There are so many network options for enterprises in meeting the demands of the consumer, but what is the best option and what do we need to consider? The formula is a complicated one for sure as it needs to cover a lot of variables.
So how much is it worth to consumer-centric companies to have systems & trading in place at all times? I hear the calls, ££ Millions, ££ Billions, but is that the comparative thought process anymore in avoiding the disaster?
Cloud based computing is not new, but has it ever been more important?
When the idea of cloud computing first hit the news, it was conceived as some bad idea, the devil that should not be trusted, like never using your credit card on-line or always hosting all your own infrastructure. But today the formula for consideration is far greater than a protective mind-set of ownership through blinkered internal controls
System, capacity, performance, and security are all major factors for consideration as well as the costs to serve. However, resilience is the primary consideration in meeting service obligations to consumers or the clients we serve.
The Cloud is always live, available and resilient, with many levels of disaster recovery (DR) from the single application layer to the whole architecture. High availability, ‘pay as you go’ models play a huge part of the service and growth needs of any enterprise. And it is only getting more demanding, increasing exponentially by the second.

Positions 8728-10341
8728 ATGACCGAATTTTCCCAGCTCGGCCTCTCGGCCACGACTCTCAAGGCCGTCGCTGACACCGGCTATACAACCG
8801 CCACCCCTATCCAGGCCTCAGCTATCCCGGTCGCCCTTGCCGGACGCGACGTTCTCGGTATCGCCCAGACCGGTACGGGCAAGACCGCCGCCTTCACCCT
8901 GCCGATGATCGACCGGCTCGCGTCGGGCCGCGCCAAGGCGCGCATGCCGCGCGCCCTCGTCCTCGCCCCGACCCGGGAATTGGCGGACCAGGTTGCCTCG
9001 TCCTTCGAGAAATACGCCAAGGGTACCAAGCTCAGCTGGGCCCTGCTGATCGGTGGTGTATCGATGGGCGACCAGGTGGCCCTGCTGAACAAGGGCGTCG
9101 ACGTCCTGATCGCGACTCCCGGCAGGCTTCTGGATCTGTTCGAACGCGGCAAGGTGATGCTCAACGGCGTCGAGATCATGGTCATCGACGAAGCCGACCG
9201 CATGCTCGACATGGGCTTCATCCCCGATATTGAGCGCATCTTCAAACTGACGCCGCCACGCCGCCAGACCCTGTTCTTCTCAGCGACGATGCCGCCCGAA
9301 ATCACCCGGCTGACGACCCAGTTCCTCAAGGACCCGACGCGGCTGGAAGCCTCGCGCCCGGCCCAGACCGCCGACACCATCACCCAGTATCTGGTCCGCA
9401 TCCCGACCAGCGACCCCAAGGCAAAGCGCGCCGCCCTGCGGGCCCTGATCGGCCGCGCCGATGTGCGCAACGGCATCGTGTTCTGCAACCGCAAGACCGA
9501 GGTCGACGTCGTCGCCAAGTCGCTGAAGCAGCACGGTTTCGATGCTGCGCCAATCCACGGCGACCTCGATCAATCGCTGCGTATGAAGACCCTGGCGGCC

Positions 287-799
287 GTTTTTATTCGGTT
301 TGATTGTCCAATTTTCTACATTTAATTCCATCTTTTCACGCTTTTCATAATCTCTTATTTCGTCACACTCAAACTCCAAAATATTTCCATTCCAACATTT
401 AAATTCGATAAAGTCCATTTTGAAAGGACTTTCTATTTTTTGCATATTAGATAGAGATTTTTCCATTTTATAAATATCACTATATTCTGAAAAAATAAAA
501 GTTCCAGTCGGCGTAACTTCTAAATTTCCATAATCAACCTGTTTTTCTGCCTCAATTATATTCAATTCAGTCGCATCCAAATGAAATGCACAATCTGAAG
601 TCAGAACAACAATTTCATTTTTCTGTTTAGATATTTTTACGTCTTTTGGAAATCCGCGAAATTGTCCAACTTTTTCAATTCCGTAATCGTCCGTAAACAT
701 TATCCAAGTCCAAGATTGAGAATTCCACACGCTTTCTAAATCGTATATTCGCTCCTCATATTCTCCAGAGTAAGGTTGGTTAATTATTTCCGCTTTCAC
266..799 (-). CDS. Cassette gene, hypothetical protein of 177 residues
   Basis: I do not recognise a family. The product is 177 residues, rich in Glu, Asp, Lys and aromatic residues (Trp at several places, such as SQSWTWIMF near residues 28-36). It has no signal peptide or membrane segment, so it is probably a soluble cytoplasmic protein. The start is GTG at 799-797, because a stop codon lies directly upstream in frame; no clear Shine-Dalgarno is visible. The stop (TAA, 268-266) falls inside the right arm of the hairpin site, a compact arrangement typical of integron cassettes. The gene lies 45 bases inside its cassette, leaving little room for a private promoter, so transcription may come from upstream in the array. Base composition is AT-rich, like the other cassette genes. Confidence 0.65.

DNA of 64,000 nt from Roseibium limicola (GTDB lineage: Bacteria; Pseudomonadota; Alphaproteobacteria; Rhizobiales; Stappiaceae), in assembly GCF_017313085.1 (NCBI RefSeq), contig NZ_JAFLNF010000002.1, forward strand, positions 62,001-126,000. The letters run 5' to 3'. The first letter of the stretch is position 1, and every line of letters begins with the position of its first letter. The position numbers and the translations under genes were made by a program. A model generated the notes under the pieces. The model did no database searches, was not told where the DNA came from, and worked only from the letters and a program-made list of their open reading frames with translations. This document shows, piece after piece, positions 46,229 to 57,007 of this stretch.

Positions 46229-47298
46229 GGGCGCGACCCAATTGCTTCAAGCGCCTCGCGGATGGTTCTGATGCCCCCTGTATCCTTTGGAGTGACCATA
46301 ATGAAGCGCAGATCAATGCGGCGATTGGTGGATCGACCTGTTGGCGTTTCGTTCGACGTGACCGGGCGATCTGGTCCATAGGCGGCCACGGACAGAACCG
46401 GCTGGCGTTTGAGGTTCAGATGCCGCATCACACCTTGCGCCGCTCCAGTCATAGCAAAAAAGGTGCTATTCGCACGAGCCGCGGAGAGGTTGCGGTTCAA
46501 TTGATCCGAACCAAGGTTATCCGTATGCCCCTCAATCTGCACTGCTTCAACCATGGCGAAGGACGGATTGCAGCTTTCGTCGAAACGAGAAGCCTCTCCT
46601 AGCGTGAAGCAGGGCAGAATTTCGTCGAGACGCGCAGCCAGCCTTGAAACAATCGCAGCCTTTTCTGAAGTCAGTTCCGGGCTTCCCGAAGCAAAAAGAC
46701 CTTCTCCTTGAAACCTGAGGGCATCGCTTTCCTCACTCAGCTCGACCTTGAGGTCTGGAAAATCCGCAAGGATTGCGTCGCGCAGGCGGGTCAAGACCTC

High availability computing options meet the timescales and demands of our Customers with real time data transfer and data transformation so crucial to service and indeed compliance. Thus, hitting in parallel, service levels at a competitive cost versus more traditional solutions. Whilst the Cloud can be seen as ‘Nirvana’, clearly, the solution needs consideration of all system environments such as live databases, trading applications & development. Therefore, the utilisation of Data Centres and local environments with the Cloud provides the best service and commercial solution.
In response to some scare mongering reports regarding Cloud failures and outages at Amazon Web Service recently, we are in this whether we like it or not. All enterprises require ‘on demand’ capacity, all require high performance and all require a highly resilient architecture
So, in conclusion, losing the capital expenditure for new equipment, losing the secondary Data Centre, losing the redundant Servers for most of the day, losing the maintenance costs and losing the past mind-set.
I guess that would not be too much of a disaster, would it?